First, the team returned and confirmed that the green anoles on the invaded islands were indeed still perching higher. To test the next prediction, the team used mini-fishing rods (with mini-lassos) to collect lizards from the islands. They took them to a makeshift lab, anaesthetised them, scanned their feet, and then returned them to their trees.
“From those images we were able to measure their toe pads, where we’d get both the number of scales and the area of those toe pads. And they got bigger on those [invaded] islands,” said Yoel.
In just 15 years and 20 generations, the green anole’s toe pads were significantly larger on the invaded islands. The predictions of character displacement theory were fulfilled; competition with the brown anole drove changes in the green anole’s behaviour and then body.
But how do the researchers know that toe pad enlargement on invaded islands was evolution and not a coincidence or another influence? The scientific method, of course.
“[Another] possibility is that invaded islands are different somehow in their environment so that green anoles aren’t necessarily responding to the invader, but responding to some difference in the environment,” suggested Yoel. “Say, if there were some kind of tree on the invaded islands that allows the green anole to live up higher – and that tree is not present on the uninvaded islands.”
To rule out that possibility, the researchers surveyed every study island, and counted and measured every tree and shrub species. “We couldn’t find any appreciable differences [between] invaded and uninvaded islands,” said Yoel.
If the lizards didn’t evolve, the other most likely alternative was ‘plasticity’. To address this, the researchers did a ‘common garden experiment’. Yoel explains, “the idea was to test whether the divergence that we’d seen was really a genetic change – or if it was the result of plasticity or a plastic response”.
“One example of a plastic response during growth is that professional tennis players tend to have longer serving arms than non-professional tennis players,” said Yoel. This is not due to genetics, but due to muscle, ligament, and bone reinforcement over tens of thousands of serves, the body’s own plasticity.
“We took female [green anoles] from invaded islands, females from uninvaded islands, brought them back to the lab, collected the eggs as they laid them, hatched the eggs, raised them up past the 6 months. And what we wanted to ask was, are those differences that we saw in the wild, maintained in the lab,” said Yoel.
“In the common garden, [the raised] lizards of mothers from invaded islands had larger toe-pads than lizards from mothers from uninvaded islands,” said Yoel, “[this] suggests there’s some genetic, evolved component to those differences”.
If several populations of one species are separated and unable to interbreed, once they are introduced to each other, they may compete and drive each other further down evolutionary forks. In this way, species might drive their own evolution through a positive feedback cycle.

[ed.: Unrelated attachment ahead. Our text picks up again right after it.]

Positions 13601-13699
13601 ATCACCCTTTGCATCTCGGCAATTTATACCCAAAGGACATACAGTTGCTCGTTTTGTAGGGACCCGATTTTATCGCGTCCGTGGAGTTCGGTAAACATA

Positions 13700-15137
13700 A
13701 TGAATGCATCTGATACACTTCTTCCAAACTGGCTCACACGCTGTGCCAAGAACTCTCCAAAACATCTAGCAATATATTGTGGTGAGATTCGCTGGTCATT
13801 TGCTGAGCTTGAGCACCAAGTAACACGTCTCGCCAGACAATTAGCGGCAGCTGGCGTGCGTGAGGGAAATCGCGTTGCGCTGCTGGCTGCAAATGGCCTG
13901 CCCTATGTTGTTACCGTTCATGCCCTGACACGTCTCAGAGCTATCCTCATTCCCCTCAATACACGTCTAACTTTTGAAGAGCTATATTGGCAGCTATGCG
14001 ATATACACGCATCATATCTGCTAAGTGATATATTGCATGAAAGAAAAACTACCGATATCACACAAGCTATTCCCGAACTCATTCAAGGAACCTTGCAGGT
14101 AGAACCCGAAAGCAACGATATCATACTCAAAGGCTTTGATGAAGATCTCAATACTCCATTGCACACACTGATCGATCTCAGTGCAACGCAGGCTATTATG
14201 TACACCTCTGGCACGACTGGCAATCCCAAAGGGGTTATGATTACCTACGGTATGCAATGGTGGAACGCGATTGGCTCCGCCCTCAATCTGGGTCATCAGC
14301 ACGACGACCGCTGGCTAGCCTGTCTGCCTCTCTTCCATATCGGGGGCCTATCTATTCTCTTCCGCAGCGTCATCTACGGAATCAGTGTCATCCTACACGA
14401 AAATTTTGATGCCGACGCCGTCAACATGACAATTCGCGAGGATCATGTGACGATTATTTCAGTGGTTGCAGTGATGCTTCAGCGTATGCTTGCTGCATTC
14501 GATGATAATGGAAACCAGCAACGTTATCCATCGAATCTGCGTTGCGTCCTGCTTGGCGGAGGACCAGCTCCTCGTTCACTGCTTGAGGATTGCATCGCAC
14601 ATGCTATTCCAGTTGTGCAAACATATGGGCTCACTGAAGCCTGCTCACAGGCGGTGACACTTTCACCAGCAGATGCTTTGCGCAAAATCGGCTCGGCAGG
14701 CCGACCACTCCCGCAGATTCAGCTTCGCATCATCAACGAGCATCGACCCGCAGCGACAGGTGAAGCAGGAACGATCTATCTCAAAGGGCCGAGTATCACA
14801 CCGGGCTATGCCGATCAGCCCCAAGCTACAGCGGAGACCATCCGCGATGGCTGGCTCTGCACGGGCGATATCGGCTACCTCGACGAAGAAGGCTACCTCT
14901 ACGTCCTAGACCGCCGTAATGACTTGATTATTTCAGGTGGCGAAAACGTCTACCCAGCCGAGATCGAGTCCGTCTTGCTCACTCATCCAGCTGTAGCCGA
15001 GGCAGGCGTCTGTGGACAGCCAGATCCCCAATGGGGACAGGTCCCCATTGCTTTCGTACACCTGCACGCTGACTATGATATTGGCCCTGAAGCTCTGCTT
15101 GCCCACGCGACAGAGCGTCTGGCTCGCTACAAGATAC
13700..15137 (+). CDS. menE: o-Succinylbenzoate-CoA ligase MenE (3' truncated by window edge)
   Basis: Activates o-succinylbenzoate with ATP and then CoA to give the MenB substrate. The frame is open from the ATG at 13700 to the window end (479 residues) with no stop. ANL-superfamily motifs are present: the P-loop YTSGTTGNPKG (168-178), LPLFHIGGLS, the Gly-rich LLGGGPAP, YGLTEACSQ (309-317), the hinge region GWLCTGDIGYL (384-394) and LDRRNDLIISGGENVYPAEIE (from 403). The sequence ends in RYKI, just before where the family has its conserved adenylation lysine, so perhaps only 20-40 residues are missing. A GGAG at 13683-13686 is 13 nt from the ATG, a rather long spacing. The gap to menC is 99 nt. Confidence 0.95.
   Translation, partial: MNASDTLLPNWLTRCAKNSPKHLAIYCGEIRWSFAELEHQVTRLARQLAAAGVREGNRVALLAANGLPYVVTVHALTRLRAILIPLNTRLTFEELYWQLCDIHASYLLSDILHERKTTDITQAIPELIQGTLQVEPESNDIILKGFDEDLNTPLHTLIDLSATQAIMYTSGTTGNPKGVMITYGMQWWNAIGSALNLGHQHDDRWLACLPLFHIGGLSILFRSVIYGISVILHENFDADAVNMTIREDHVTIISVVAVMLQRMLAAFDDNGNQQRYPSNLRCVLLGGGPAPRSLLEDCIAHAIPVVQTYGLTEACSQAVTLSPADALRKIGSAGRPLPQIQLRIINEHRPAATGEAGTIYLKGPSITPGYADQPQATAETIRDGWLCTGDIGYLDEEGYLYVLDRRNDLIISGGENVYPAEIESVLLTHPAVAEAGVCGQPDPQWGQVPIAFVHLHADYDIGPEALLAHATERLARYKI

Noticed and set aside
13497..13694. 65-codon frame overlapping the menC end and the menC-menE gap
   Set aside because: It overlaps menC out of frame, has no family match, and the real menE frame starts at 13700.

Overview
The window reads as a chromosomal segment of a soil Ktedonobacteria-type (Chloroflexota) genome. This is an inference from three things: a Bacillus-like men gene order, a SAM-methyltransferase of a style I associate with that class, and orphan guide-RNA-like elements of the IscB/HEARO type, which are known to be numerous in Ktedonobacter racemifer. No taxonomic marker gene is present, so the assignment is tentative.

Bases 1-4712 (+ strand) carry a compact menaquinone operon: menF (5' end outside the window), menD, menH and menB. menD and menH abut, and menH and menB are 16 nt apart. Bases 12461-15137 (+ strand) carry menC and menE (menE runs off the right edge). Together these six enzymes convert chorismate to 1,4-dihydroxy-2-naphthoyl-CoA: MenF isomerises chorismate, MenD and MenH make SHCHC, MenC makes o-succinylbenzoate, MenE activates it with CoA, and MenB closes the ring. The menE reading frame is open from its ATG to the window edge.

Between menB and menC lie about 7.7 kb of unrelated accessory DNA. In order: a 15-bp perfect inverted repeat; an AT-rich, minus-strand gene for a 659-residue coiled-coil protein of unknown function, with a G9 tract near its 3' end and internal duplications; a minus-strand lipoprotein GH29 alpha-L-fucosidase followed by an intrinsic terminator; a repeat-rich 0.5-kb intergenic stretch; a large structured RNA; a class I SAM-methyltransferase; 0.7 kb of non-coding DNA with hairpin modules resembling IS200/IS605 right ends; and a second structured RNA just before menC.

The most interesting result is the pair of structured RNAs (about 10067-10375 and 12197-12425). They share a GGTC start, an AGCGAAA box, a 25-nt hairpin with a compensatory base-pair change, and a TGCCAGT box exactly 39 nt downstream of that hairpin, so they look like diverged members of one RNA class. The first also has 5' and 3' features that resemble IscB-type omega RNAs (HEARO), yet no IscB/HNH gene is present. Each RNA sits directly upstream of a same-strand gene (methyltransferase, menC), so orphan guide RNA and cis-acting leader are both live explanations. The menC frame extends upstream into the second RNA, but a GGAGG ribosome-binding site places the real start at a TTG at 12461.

Through this rigorous and comprehensive experimental design, Yoel and his co-authors were able to rule out alternative influences to conclude that anole evolution had occurred as predicted by the character displacement theory, a phenomenon that may very well have contributed to the great diversity of life we see today.
As an Easter treat, I worked with the CSIRO to develop an egg-themed animation to accompany one of their articles. The article was about their Australian National Wildlife Collection of bird (and reptile) eggs, in which they have over 22,000 clutches from around the country. The concept of the animation was to have the ‘top 7’ eggs from the collection ‘smallest, largest, strangest etc.’ with various facts. The animation is a combination of time-lapse painting of the eggs, and then stop-motion animation of the completed painting.
Here’s a test GIF I did of the stop-motion aspect:
The completed thing took me around 40 hours, much more than anticipated. The painting side of things took the shortest amount of time. I completed the whole painting in two brief sittings. It was the animating and editing afterwards that was the most time consuming.
Here is the final product:
“Aenigmatinea glatzella – which has iridescent gold and purple wings – is a ‘living dinosaur’ that represents an entirely new family of primitive moths. This is the first time since the 1970s that a new family of primitive moths has been identified anywhere in the world,” from the CSIRO release.
I was asked to contribute an animation to accompany the announcement of this special creature. I would normally use an iOS animation program for this type of thing, but the program has since had a lethal update. And since manual and traditional animation is too time consuming, I thought I’d film a speed sketch. After completing the side-view illustration, I used stop-motion techniques to make the scales blow off the moth. On the top-down (dorsal) illustration, I manipulated the image once I’d finished, serially skewing the wings to give the illusion of upward flapping.
I would ordinarily be dead against putting glitter and tinsel on a painting, but the moth’s scales are too amazing to stick with just the comparatively dull water-colour.